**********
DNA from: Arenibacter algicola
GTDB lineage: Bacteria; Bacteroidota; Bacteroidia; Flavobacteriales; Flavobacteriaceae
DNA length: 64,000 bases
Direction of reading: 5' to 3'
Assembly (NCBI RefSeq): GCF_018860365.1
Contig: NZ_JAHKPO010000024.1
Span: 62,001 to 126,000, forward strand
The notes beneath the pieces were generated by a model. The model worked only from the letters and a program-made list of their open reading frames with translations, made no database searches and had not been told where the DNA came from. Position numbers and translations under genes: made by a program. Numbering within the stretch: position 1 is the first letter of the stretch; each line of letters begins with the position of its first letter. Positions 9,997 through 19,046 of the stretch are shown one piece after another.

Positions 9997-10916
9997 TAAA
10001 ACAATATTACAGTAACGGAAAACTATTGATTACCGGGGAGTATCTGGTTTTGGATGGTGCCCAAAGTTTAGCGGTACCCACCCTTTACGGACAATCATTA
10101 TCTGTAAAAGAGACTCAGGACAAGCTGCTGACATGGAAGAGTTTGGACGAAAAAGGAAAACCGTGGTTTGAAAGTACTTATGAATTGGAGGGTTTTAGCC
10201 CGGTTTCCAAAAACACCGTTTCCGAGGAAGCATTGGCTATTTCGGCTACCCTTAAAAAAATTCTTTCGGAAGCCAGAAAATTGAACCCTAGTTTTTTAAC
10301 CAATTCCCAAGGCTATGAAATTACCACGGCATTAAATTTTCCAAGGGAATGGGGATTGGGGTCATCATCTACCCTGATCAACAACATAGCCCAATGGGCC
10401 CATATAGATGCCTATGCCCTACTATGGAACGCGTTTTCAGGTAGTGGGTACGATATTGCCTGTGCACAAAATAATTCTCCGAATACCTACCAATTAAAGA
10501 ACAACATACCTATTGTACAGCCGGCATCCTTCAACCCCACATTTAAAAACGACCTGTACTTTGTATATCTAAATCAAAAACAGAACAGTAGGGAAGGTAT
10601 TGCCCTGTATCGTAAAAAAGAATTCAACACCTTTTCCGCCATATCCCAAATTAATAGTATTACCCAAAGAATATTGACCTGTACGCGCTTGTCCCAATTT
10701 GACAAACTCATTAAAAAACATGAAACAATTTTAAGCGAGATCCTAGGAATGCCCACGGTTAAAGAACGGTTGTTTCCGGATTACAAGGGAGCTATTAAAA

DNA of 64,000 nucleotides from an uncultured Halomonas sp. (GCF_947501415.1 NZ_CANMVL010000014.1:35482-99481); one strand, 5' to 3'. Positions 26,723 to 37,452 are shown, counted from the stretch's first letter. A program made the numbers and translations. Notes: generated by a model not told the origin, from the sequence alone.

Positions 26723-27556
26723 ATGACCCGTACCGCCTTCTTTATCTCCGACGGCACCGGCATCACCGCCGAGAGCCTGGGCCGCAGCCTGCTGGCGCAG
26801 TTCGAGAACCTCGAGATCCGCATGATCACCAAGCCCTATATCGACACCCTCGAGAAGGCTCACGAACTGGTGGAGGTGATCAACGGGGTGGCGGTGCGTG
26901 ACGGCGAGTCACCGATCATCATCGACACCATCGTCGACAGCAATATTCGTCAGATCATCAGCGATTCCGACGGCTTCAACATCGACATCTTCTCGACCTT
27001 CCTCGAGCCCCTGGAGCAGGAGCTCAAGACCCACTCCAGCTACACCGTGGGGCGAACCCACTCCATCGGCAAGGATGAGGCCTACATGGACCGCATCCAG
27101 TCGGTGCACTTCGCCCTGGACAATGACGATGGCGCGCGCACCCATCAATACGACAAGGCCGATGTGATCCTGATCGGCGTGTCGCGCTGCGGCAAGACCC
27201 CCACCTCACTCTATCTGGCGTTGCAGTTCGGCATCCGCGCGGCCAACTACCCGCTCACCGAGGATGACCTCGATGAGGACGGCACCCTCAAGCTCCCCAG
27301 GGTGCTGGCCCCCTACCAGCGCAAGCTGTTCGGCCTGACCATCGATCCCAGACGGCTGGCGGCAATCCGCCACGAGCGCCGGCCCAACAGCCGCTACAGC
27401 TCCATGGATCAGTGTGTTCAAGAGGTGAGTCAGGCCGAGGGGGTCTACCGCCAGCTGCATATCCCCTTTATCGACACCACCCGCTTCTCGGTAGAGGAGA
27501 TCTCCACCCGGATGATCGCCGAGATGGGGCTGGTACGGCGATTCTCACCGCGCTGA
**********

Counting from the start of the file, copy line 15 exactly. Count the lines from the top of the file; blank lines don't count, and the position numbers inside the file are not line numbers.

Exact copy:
10401 CATATAGATGCCTATGCCCTACTATGGAACGCGTTTTCAGGTAGTGGGTACGATATTGCCTGTGCACAAAATAATTCTCCGAATACCTACCAATTAAAGA